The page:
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The provision of intergenerational care, via the Grandmother Hypothesis, has been implicated in the evolution of postfertile longevity, particularly in humans. However, if grandmothering does provide fitness benefits, a key question is why has it evolved so infrequently? We investigate this question with a combination of life-history and evolutionary game theory. We derive simple eligibility and stability thresholds, both of which must be satisfied if intergenerational care is first to evolve and then to persist in a population. As one threshold becomes easier to fulfill, the other becomes more difficult, revealing a conflict between the two. As such, we suggest that, in fact, we should expect the evolution of grandmothering to be rare.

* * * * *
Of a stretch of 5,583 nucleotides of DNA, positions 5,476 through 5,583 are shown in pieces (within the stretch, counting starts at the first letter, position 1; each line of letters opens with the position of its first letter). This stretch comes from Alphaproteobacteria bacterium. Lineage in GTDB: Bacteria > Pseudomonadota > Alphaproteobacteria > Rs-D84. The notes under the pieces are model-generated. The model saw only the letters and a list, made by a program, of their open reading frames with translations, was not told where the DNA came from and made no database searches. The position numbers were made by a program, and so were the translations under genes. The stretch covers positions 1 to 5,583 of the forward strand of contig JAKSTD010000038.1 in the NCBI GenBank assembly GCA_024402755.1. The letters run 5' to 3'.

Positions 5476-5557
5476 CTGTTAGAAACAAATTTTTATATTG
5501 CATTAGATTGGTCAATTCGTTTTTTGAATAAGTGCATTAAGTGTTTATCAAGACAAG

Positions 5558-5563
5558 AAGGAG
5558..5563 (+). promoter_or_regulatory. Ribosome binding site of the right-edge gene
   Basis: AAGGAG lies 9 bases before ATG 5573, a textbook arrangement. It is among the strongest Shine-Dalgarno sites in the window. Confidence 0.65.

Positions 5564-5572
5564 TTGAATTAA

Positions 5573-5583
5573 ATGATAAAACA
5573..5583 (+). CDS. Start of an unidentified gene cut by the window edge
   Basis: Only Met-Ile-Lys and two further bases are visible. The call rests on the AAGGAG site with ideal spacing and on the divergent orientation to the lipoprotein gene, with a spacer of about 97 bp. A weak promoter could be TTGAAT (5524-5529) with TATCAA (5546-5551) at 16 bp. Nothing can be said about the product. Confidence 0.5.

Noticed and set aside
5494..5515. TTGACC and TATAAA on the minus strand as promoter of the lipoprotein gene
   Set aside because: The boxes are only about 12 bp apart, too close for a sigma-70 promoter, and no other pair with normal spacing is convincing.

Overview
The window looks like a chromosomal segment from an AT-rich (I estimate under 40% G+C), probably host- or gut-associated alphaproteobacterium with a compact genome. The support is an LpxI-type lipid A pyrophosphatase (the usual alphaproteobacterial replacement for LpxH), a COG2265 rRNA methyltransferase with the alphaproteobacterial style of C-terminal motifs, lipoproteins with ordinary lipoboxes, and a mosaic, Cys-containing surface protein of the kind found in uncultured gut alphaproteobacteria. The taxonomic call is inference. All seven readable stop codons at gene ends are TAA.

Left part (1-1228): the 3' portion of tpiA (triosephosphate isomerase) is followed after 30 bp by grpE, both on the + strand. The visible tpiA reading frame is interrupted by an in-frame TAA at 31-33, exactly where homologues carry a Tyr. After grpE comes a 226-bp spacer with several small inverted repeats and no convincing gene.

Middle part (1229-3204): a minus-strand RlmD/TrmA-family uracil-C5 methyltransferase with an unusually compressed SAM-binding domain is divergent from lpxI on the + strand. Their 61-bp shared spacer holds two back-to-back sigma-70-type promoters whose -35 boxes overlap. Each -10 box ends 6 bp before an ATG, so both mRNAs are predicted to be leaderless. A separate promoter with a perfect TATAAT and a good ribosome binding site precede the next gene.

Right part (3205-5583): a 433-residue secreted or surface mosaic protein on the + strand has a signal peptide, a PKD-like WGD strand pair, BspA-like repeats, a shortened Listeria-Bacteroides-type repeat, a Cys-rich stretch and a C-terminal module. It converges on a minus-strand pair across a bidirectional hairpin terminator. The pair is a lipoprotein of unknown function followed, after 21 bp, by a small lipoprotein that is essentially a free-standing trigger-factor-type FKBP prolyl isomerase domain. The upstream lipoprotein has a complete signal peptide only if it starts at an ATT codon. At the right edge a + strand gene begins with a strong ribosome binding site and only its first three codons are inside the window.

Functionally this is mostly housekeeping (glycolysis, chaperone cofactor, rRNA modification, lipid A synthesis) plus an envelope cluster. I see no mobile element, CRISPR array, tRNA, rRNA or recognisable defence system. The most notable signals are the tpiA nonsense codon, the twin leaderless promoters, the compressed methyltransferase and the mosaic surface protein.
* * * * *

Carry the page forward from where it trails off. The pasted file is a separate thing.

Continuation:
Original publication

DOI

10.1002/ece3.2958

Type

Journal article

Journal

Ecol Evol

Publication Date

05/2017

Volume

7

Pages

3574 - 3578

Keywords

evolutionary game theory, grandmother hypothesis, grandparent–grandoffspring conflict, mathematical ecology